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Flowering Wisdom

Last year, I planted sage. This year, the sage is blooming, and to great visual effect. Each individual sage flower isn’t even a half an inch long. Taken all together, in a large stand, the color can be seen from a good distance away. The effect wouldn’t have been much with a single plant. Instead, I planted a good ten plants together, each with enough room to grow. I think I’ll plant more this year.

There are many kinds of sage, of course, each with its own properties. I’m talking about plain old ordinary, non-variegated, common sage, Salvia officinalis.

Sage means wisdom. The wisdom of planting sage is that it’s an easy-to-grow addition to the garden that has culinary, cosmetic and medicinal uses.

Salvia suggests the use of the plant as a salve, a balm to deal with wounds and infirmities. It is said, though I don’t know if it is true, that sage laid upon a cut speeds its healing.

The wisdom I’m hoping for is that the sage will prove to be a useful replacement for a grass lawn. It requires no burning of gasoline for mowing. It only needs to be renewed, through cuttings taken from old plants, and stuck in soil that remains moist, to become new, young plants. Otherwise, sage plants do become a bit sparse. One easy option is to use clothespins or wire to hold down woody branches under half an inch of soil after two years of growth. Wherever the branches are held under moist soil, they will grow roots and behave as new, vigorous plants.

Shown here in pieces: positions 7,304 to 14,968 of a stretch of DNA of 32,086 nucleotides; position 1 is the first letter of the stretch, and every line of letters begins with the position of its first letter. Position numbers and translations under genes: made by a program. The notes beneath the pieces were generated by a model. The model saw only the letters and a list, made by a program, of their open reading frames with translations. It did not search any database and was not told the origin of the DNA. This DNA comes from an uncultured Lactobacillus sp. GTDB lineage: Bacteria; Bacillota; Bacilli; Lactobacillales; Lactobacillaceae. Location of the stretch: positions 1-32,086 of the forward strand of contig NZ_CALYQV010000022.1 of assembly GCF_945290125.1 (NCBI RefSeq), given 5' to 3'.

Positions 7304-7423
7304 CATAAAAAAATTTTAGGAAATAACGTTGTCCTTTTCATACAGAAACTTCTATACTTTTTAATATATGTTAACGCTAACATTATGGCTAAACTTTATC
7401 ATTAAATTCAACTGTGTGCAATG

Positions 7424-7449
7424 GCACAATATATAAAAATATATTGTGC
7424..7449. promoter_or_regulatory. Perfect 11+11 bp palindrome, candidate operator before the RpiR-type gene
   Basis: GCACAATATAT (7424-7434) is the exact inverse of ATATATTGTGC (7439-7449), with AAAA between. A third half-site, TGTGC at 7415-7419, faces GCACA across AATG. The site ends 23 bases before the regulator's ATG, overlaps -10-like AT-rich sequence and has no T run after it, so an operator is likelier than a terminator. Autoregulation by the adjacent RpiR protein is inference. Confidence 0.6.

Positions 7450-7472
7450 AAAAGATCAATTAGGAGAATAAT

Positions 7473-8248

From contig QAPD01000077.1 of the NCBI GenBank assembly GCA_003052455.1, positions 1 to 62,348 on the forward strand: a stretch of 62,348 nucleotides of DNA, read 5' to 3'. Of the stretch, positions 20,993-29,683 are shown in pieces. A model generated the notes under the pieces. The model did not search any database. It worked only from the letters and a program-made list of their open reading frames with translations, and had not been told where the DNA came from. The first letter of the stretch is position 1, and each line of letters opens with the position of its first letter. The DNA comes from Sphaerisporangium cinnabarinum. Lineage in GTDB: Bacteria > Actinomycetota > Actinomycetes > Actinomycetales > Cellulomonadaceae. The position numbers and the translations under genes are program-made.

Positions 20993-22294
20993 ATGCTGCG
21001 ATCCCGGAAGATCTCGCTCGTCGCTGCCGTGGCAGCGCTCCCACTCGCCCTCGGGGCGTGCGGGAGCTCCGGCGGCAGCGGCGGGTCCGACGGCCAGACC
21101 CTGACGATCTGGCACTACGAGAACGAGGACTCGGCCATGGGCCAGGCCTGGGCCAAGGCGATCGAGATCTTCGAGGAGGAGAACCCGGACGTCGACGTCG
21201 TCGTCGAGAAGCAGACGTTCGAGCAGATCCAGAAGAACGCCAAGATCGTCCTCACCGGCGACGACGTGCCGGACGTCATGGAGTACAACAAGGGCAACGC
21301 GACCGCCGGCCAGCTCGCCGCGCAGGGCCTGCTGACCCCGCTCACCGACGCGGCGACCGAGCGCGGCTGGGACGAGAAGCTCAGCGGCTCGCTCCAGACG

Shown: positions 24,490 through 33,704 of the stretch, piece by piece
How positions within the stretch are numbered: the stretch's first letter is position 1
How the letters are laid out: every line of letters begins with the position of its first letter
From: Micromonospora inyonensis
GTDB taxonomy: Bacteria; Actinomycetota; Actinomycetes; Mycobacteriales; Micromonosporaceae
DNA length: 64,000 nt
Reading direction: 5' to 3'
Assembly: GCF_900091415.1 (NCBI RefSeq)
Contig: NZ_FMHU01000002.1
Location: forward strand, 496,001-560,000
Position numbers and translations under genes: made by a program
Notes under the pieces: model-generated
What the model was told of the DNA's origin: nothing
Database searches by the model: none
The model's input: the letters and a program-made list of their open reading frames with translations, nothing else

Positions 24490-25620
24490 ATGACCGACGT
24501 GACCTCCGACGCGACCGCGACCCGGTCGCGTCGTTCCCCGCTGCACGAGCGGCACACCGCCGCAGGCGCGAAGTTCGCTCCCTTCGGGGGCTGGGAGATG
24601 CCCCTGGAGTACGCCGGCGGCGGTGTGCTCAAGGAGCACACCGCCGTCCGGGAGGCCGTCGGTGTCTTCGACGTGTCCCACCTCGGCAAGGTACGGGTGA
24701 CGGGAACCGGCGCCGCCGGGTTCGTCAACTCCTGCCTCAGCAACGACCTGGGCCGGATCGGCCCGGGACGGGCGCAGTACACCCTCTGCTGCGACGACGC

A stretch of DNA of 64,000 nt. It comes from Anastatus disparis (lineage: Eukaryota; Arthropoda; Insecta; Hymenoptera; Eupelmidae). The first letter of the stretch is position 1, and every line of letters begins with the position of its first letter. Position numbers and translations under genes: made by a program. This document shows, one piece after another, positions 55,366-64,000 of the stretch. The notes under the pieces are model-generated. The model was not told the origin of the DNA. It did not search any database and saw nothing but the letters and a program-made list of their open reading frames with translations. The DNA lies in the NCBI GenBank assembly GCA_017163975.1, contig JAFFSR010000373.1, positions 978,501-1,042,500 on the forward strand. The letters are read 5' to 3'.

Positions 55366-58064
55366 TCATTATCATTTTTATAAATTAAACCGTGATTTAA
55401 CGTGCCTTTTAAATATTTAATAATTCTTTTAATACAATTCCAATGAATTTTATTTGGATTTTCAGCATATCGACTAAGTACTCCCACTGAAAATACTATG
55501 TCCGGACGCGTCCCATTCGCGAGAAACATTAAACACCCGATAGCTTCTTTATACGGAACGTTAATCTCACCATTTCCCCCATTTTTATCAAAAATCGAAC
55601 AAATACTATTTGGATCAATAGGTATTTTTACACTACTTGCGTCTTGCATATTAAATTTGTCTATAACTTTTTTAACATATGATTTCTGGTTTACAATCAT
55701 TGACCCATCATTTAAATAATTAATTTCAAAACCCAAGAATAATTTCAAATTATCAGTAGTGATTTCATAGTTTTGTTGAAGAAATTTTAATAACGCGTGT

1 comment to Flowering Wisdom

  • Gordon Balfour-Haynes

    I grow herb lawns, too: sage, pennyroyal, chamomile … to minimise mowing.

    However, I use a a 40-year-old manual cylinder mower (no engine / motor) for their twice-yearly trim. It’s good wholesome exercise and burns no fossil fuels.

    Ditch that powered mower: it’s for wimps. (The petrol-engined rotary mower is an invention of my country, Australia.)

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